African Journal of
Agricultural Research

  • Abbreviation: Afr. J. Agric. Res.
  • Language: English
  • ISSN: 1991-637X
  • DOI: 10.5897/AJAR
  • Start Year: 2006
  • Published Articles: 6578

Full Length Research Paper

Evaluation of root-knot nematode resistance in sweetpotato

Gregory C. Bernard
  • Gregory C. Bernard
  • Plant Molecular and Cellular Genetics Lab, Tuskegee University, Tuskegee AL 36088, USA
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Marceline Egnin
  • Marceline Egnin
  • Plant Molecular and Cellular Genetics Lab, Tuskegee University, Tuskegee AL 36088, USA
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Conrad Bonsi
  • Conrad Bonsi
  • George Washington Carver Agricultural Experiment Station, Tuskegee University, Tuskegee, AL 36088, USA
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Desmond Mortley
  • Desmond Mortley
  • George Washington Carver Agricultural Experiment Station, Tuskegee University, Tuskegee, AL 36088, USA
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William H. Witola
  • William H. Witola
  • Parasitology Department, College of Veterinary Medicine, University of Illinois at Urbana-Champaign, Chicago, Illinois 61801, USA
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Wendell McElhenney
  • Wendell McElhenney
  • Biostatistics, Department of Agriculture and Environmental Science, Tuskegee University, Tuskegee AL 36088, USA
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Steven Samuels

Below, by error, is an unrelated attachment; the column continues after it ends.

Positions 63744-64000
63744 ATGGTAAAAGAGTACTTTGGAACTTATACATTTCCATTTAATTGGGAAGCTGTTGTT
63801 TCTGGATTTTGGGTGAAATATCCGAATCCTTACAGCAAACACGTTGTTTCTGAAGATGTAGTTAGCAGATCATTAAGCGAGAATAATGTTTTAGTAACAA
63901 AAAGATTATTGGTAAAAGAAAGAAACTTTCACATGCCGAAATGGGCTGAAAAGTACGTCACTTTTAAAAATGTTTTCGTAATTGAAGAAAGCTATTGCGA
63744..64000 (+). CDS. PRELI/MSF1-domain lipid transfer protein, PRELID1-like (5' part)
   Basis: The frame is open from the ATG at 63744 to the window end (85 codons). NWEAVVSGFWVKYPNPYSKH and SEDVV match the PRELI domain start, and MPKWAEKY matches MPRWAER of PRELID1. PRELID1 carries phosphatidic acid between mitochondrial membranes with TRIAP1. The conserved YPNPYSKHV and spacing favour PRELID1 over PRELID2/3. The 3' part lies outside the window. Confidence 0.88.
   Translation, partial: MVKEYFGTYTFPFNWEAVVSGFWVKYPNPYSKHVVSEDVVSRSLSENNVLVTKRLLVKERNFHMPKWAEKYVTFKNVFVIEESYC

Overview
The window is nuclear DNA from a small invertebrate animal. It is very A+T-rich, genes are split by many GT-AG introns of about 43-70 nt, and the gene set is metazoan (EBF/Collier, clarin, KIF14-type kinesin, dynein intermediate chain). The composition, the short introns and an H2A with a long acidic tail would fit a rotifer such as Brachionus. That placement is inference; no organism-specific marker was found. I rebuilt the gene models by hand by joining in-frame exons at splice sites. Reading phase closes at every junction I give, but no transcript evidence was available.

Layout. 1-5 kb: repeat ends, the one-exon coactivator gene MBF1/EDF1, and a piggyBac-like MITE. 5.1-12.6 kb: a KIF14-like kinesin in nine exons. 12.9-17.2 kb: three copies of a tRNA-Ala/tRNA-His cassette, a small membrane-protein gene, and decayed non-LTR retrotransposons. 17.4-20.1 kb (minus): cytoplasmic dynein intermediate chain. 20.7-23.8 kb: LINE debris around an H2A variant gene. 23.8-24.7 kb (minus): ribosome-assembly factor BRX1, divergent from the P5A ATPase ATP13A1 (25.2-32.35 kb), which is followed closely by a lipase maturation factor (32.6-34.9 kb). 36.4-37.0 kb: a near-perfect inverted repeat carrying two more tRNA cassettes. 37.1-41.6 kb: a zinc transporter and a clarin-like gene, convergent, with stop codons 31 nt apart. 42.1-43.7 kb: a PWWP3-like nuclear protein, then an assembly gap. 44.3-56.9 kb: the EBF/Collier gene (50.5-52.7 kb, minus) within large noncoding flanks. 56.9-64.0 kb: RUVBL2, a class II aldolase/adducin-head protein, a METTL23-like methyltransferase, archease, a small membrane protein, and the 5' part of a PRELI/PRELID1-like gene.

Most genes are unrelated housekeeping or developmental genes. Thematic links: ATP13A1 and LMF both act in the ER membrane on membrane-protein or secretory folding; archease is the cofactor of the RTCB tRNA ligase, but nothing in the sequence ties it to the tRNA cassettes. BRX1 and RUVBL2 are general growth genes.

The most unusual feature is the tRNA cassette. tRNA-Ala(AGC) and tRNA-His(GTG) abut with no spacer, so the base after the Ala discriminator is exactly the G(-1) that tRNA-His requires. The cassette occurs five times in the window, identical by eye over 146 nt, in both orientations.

• Steven Samuels
  • Plant Molecular and Cellular Genetics Lab, Tuskegee University, Tuskegee AL 36088, USA
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Caroline Land
  • Caroline Land
  • Department Plant Pathology, University of Florida, Gainesville, FL 32611, USA
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Kathy Lawrence
  • Kathy Lawrence
  • Department of Entomology and Plant Pathology, Auburn University, AL 36849, USA
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  •  Received: 25 January 2016
  •  Accepted: 13 March 2017
  •  Published: 20 April 2017

Abstract

Five healthy, vigorous cultivars of sweet potato [Ipomoea batatas (L.) Lam] were cultivated under root-knot nematode Meloidogyne incognita challenge to distinguish levels of resistance to infection. Roots and soil samples were collected 84 days’ post-infection and evaluated for specific host responses to nematode infection by visual screening analysis and quantitative assessments of symptoms of infection. Resistant control cultivar Nugget showed the highest degree of resistance manifested in lower necrosis and galling, high fresh root weights and low nematode and egg counts. Necrosis and galling scores were highest in susceptible cultivars Georgia Jet and DMO1 where extensive root cracking was observed in Georgia Jet, and storage root development was severely restricted in DMO1 which also produced the highest egg counts. TUO2 and Whatley Loretan were considered intermediately resistant based on egg counts and necrosis and galling. Our results suggest that genotypic differences between cultivars were apparent in multiple host responses to root-knot nematode infection. We have also provided initial evidence to support the identification of newly developed sweet potato cultivars with intermediate resistance to root-knot nematodes.

 

Key words: Plant-parasitic nematodes, host plant resistance, Ipomoea batatas, Meloidogyne incognita